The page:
Alright... I can show how I would solve this w/o using Laplace transforms. There might be a more streamlined way to do it, but if there is, someone else will have to show you

Here goes...

First we'll create what I think is called the "characteristic polynomial" for the differential equation. Basically what that means is that we're going to neglect the right hand side (300) for now, and work on the left hand side. By neglecting the right hand side, we're dealing with something called a homogenous differential equation.

Now, to start, we'll replace all d^n(q)/dt^n with m^n... so the equation becomes

m^2+8m+25 = 0

Now, solve for m, and you get -4 ± 3j (use quadratic formula, or calculator, or whatever...)

What this means is that we've got complex roots of the homogenous equation. The solution to a differential equation is usually in the form

C*exp(r1*t) + D*exp(r2*t)

where C and D are constants, and r1 and r2 are the roots of the homogenous equation. Because we have complex roots, we have to apply Euler's formula, which states something like

exp(j*K) = cos(K) + j*sin(K)

You can go through the algebra, but what this ends up boiling down to for our purposes is something that looks like this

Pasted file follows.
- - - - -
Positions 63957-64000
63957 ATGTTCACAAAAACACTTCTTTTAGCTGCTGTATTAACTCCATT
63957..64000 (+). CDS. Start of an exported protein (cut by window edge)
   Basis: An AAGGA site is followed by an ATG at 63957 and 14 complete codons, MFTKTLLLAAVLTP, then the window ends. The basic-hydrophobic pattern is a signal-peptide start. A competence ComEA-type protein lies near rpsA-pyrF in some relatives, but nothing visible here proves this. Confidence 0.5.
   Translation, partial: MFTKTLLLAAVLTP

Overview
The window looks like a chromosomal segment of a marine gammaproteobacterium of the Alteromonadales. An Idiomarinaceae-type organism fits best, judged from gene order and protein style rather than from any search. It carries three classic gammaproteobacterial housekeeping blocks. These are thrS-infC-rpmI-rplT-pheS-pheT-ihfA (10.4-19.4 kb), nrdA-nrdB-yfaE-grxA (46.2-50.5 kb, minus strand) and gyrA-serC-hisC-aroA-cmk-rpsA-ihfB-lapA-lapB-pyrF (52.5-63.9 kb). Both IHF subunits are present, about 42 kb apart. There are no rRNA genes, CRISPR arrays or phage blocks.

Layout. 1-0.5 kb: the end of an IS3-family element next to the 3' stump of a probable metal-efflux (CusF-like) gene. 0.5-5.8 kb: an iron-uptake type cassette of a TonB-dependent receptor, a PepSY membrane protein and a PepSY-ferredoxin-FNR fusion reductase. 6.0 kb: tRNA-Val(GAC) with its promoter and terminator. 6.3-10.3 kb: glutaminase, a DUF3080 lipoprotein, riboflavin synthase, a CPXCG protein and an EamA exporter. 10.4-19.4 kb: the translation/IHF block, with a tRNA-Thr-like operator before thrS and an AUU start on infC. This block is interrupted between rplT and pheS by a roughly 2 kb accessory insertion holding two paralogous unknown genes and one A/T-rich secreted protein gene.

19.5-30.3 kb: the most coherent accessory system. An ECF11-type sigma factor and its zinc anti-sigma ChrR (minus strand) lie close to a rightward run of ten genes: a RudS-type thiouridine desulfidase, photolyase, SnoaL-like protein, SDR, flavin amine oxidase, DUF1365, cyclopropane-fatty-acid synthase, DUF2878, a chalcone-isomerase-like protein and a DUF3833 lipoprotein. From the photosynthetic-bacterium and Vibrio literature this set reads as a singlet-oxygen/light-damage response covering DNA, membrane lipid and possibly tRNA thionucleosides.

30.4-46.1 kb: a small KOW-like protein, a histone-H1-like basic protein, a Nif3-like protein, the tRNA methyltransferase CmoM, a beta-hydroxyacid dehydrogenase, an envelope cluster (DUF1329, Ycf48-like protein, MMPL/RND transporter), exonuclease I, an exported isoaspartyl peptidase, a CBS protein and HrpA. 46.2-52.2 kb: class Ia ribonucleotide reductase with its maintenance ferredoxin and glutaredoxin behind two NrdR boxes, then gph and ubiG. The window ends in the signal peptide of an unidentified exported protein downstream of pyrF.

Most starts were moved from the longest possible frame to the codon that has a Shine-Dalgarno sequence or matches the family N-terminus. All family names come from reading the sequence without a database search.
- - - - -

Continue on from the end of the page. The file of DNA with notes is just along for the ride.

C*exp(r*t)*cos(k*t) + D*exp(r*t)*sin(k*t)

where "r" is the real part of the complex root, and "k" is the imaginary part, so right now we've got

q(t)_homogenous = exp(-4*t)*[D*cos(3*t)+E*sin(3*t)]

Now let's deal with the right hand side of the equation that we neglected earlier. Because it is just a number, there's a bit of a trick that you can use. Essentially the right hand side is describing the "input" to the system... which means that after the transient behavior of the system dies off (the differential terms) you're left with the "input" and the linear terms of q(t). What this means in terms of our equation is that

25*q(t) = 300

and if you solve for q(t) you get q(t) = 12, which we will call our "particular" solution... because it is particular to the "input" or something like that. To get q(t) we'll add the homogenous and particular solutions

Ok, now we're basically done, we've got

q(t) = exp(-4*t)*[D*cos(3*t)+E*sin(3*t)] + 12

Now it's just a matter of plugging in initial conditions (you need (order of differential equation - 1) initial conditions) and solving for the constants, D and E.

If the initial conditions were

q'(0) = 0 and q(0) = 0

You should end up with

q(t) = exp(-4*t)*[-12*cos(3*t) - 16*sin(3*t)] + 12

I'll spare you the algebra, I'm sure you can do it (assuming you can take the derivative of q(t).

So I think that's it, if something's unclear, which I'm sure there's at least a few things, post back and I'll see if I can try to clear it up. Enjoy!

~Derek